Monday, 26 September 2011

Going round again

The Royal Institution held an Unconference. Bravo.

The RI is an old institution connecting us ordinary folk with the miracles of science.

I like them. A lot. They only really, really upset me once. But we kissed and made up.* So now they're on my list, along with the Royal Academy, of organisations who will be delighted to receive our annual friendship contribution.

One point of their Unconference was to have no agenda. But to give over space to have teenage kids discuss and shape research.

Yes, it broadly suits the RI. They should have a mission to support individual inquiry, autonomous research and independent thinking, given their leading light - Faraday - was self-taught. (These days, such autonomous, self-directed learning might be described under those regrettable words: home educated.)

So at first I thought Unconference? Good.

Any approach where learners take possession of physical space, exchange ideas, collaboratively create ways to shape the environment, and take responsibility for what happens next - must be good.

But then I began to think about this boundary - where autonomous, self-directed learning meets any institution - and I thought, does it work? Can any institution ever open itself up to autonomous learning?

This article about the Unconference from the RI demonstrates something of the problem. Okay, it's probably not fair to pick on it, because I don't want to fight the RI again. Not unless they try and levy additional charges for home ed kids, or go out their way to exclude the home ed voice.

For a start, in this article, the language, it's about permission. It's the RI's 'invitation' and we have to overcome our disbelief to 'trust'. To make sense of what the Unconference is, we first have to agree to the values of the institution, and conspire with the view that any unconference is a bat shit crazy idea. 'Handing over learning, experimentation, organisation and argument to young people? That crazy! What on earth will they do to trash the place?!'

Hmm. There's the institution, defining the territory, organising the understanding. No matter what line is given about freedom of inquiry, the event still starts with lectures and requires outcomes.

Which is sort of not the point of learning freedom. In the landscape of autonomy, of self-directed learning, the starting point is usually the other way round.

In autonomy land, you start off by assuming the creative freedoms of individuals. Then you stand out the way while they're pursuing their paths. Which means that handing over learning to kids is not crazy or shocking. It's daily, normal, natural, if you've ever watched a little kid play.

With freedom to explore, the initiative, experimentation, control, is all owned by the learner. They become the expert. Like all experts, they gain knowledge from direct experience and practical testing. They are open about their limits. They know when to say, This is the boundary of my knowledge; now I reached the limit, and I need to collaborate, talk, and mix ideas from someone else's brain to help me go on further.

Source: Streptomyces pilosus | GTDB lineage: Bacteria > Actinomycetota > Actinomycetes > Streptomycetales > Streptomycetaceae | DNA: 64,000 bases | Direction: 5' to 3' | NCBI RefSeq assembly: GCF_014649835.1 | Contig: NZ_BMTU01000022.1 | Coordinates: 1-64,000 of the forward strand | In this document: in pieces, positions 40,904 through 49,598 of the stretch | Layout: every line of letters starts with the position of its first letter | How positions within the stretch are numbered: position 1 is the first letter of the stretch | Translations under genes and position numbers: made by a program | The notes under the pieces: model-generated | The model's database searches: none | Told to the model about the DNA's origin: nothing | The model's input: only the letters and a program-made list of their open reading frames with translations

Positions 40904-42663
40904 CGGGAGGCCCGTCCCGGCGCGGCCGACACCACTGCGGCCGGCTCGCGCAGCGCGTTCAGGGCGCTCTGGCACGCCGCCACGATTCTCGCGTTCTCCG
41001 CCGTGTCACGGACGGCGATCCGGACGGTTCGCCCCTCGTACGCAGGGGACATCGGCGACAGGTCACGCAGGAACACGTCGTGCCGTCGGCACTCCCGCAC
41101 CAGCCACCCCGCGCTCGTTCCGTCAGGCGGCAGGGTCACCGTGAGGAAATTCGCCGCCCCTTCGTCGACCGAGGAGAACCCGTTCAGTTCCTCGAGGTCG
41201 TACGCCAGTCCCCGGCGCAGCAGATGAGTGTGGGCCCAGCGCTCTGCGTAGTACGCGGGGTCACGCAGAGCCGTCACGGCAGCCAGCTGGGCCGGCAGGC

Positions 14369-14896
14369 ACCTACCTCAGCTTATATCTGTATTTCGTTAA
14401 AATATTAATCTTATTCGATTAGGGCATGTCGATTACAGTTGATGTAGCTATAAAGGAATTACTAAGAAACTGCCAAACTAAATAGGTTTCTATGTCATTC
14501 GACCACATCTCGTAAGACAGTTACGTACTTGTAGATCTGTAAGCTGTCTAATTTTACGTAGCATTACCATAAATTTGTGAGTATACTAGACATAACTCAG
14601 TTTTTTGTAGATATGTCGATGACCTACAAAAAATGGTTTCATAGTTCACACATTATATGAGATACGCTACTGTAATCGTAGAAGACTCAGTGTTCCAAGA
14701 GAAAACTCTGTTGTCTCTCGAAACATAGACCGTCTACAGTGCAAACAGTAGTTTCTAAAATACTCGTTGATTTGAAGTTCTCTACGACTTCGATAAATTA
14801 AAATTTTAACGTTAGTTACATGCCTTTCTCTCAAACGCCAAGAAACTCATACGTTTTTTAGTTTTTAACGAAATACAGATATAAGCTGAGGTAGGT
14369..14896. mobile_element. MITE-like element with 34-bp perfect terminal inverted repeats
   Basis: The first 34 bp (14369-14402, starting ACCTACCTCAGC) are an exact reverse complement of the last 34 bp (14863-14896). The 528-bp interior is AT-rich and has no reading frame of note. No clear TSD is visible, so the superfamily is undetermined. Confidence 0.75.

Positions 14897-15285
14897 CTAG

That is ownership of learning. That is scholarship. That is unconference. Organisation, structure and control comes from the individual. Frankly, it matters not a jot whether the person engaged with it is aged fifteen, five, or fifty. And the idea that anyone must seek permission for this process of inquiry, or wait for an invitation to do it, is ludicrous.

So I feel a teensy bit frustrated. Not at the RI. They're giving up their building space, fair enough, and exploring this meeting point of institutional control / individual freedom, so that's good enough for me.

But frustrated because I want it to be normal - this assumption that people already have control. People already have the power to learn, teach, organise themselves, specify what they need, control their own agendas, and shape how they learn. I'd like to see more people meeting in public spaces; taking them over for those purposes.

I don't know why we don't see more of that. Maybe people are given to think that they don't already have the responsibility and ownership over themselves. Maybe, in the absence of them just taking that responsibility, I have to look to the existing institutions like schools to support those ideas about autonomy and learning freedom.

But that's not going to happen, is it? It can't ever happen, for that assumption, my daily starting point, to become a normal part of any institution.

The thing is, in a model of learner autonomy, there is a sort of intrinsic anarchy. You cannot control a person who controls their own intellectual path. I tried it, with Squirrel! What I found was that people with their interests and discoveries cannot sit easily inside a place which, by external pressures of organisation, may demand that they shape, formulate, or present their thoughts in particular ways, for products, outcomes, results.

Bugger. I'm going round in circles. There's no conclusion. I'll just dither here on the lines between individual autonomy and institutional requirements. I'll swing about a few more years, wrangling Squirrel's unique and peculiar interests with the mainstream specifics of an exam syllabus. I'll argue the toss between restrictions of institutions and freedoms of individuals. Backwards and forwards I'll flip, chasing my own tail.

Better then, be glad. However well or badly they do it, whatever profit or gain sits somewhere down the line, an institution like the RI handles a basic idea of learner autonomy and offers some space for teenage thinkers to take control.

I hope the RI succeeds. And makes it totally clear that their next Unconference is also open to home ed kids.

* See? I don't bear grudges.

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